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Heart Rate Ranges Changing

Old 10-24-20, 05:27 PM
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Heart Rate Ranges Changing

Something strange has happened to my entire Heart Rate range, all the zones. EVERYTHING has moved 5 or more beats lower, just since July - RHR, LT, and maybe MaxHR.

Let me preface this by saying I'm 62, almost 63 years old. For years, I've been riding between 900 and 1500 miles a year, and weighing between 220 and 235 - lower toward the end of summer. My RHR has been between 48 and 52, with lactate threshold somewhere around 163-165 - the point where I need to really almost pant, and I could push my HR above 175 with a bit of work. As recently as a year or so I could hit 180bpm if I really, really pushed at the end of a climb. That's how it was as recently as July.

Since June, I've lost 20 lbs, now down to 207, largely due to riding more and ruthlessly cataloging calories. I'm logging about 100 miles a week, I'm over 2100 miles for 2020 with a couple months more riding to go, and every ride I get a handful of PRs on Strava segments I've ridden as many as 300 times, including ones as long as 7 miles. I feel faster, stronger, more endurance, and way more ability to turn up the power* even when pushing hard. (I don't have a power meter, so this is all based on speed and heart rate on the same segments I've ridden up to 300 time on Strava).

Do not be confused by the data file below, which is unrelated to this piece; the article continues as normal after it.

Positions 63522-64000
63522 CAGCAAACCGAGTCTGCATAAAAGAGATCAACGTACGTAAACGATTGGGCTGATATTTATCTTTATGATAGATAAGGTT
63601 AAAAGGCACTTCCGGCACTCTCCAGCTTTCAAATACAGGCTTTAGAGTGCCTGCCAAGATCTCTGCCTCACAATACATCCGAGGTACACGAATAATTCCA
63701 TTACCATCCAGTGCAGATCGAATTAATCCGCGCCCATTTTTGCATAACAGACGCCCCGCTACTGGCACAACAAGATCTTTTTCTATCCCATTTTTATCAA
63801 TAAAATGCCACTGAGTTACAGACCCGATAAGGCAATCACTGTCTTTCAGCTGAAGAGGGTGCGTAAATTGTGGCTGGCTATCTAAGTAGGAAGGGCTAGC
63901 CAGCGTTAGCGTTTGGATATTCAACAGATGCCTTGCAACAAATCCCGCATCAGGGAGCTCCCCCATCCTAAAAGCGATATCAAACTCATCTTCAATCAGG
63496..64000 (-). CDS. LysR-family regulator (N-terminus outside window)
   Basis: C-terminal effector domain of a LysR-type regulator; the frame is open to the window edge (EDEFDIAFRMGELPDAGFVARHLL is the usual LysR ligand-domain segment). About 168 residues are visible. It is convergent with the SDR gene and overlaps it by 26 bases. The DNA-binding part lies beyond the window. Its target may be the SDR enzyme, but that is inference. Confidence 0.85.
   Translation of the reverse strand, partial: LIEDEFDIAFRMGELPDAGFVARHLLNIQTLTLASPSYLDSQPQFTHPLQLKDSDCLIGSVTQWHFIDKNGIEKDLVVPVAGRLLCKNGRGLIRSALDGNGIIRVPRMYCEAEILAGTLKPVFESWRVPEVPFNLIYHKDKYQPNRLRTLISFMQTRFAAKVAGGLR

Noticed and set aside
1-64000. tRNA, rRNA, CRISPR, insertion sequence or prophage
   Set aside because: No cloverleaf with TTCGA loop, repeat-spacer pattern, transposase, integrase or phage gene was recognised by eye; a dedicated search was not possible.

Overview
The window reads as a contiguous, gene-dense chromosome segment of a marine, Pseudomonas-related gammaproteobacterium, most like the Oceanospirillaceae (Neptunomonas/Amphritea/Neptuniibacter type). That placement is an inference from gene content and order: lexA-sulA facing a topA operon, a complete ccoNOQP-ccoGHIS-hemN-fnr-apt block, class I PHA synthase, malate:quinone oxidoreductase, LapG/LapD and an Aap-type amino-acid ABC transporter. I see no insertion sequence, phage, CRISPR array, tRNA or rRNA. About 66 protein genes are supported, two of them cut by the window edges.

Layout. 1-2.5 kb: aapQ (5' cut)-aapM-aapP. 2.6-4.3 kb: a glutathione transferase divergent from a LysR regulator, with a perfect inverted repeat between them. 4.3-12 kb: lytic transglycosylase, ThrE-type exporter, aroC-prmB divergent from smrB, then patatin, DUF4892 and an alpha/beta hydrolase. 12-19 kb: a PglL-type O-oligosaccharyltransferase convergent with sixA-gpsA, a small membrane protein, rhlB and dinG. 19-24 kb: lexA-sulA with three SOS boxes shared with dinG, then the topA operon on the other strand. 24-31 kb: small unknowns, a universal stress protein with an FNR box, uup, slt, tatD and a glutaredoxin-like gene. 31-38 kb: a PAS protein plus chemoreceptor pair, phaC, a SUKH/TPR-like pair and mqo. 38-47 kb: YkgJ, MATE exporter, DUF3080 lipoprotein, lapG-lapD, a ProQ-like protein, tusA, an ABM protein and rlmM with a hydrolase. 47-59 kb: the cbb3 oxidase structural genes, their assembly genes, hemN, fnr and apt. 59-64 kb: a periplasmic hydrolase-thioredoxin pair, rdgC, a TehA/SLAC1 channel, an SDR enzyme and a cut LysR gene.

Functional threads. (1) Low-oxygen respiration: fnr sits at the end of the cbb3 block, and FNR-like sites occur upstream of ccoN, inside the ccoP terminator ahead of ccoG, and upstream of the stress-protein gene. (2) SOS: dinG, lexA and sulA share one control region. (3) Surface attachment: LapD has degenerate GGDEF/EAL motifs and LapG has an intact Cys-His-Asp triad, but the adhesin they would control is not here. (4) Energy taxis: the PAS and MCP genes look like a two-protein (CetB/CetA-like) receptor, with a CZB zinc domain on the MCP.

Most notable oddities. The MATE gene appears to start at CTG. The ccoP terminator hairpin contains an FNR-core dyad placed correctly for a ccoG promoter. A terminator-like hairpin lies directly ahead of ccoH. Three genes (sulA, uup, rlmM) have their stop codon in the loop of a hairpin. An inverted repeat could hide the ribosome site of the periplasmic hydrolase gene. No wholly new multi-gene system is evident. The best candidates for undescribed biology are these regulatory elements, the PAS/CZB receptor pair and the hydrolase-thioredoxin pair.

Just in the last couple months, my RHR has dropped to the 41-43 bpm range, and my LT seems to be somewhere around 159, and I can get my HR over 165 only with extreme effort. BUT, it's not like I'm running out of gas at a lower HR. No, just the opposite - I'm putting out a lot MORE power at a much LOWER HR.

This has made a hash of all my HR zones, of course, but what is going on? If it were just the lower RHR and more power at the same HR, that wouldn't bother me, but my LT dropping from 164 down to 159 just seems odd. I don't assume it's anything to get worried about since I'm feeling great and going significantly faster and farther than I had been. Still, has anyone else experienced anything like this?
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Old 10-24-20, 06:22 PM
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You're normal. This is what happens, both due to training and aging, but in your case it's mostly training. Due to your increased training load, your aerobic system has become more efficient and your ejection fraction larger. Thus your HR is lower and your power is up, both. You're seeing what everyone wants to see. Try 5000 miles/year. That's only about 100 miles/week, what you're doing now, but year 'round. You'll see even greater gains. I find a reasonable max training load for me, where there's not a lot gain to be had from more hours, to be ~10 hours/week.

Like everyone on here told me, it's time to get a power meter. You can ebay a used hub, just be sure that it has the right number of holes and that it's an ANT+ wireless unit. Riders are moving away from hubs and to pedal or crank based systems, so hubs and complete wheels are available.

The PM gets rid of that uncertainly as physiological changes will keep happening. Until then, set up new zones off your new lactate threshold. No big deal.
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Old 10-24-20, 06:47 PM
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This is the first time that my LT ever moved, though, including the year I did 3500 miles, riding 120-160 miles a week. It stayed the same for decades, just became easier or harder to maintain as my fitness waxed and waned. Also, never had an RHR lower than 46, so imagine my surprise when I recorded a 41!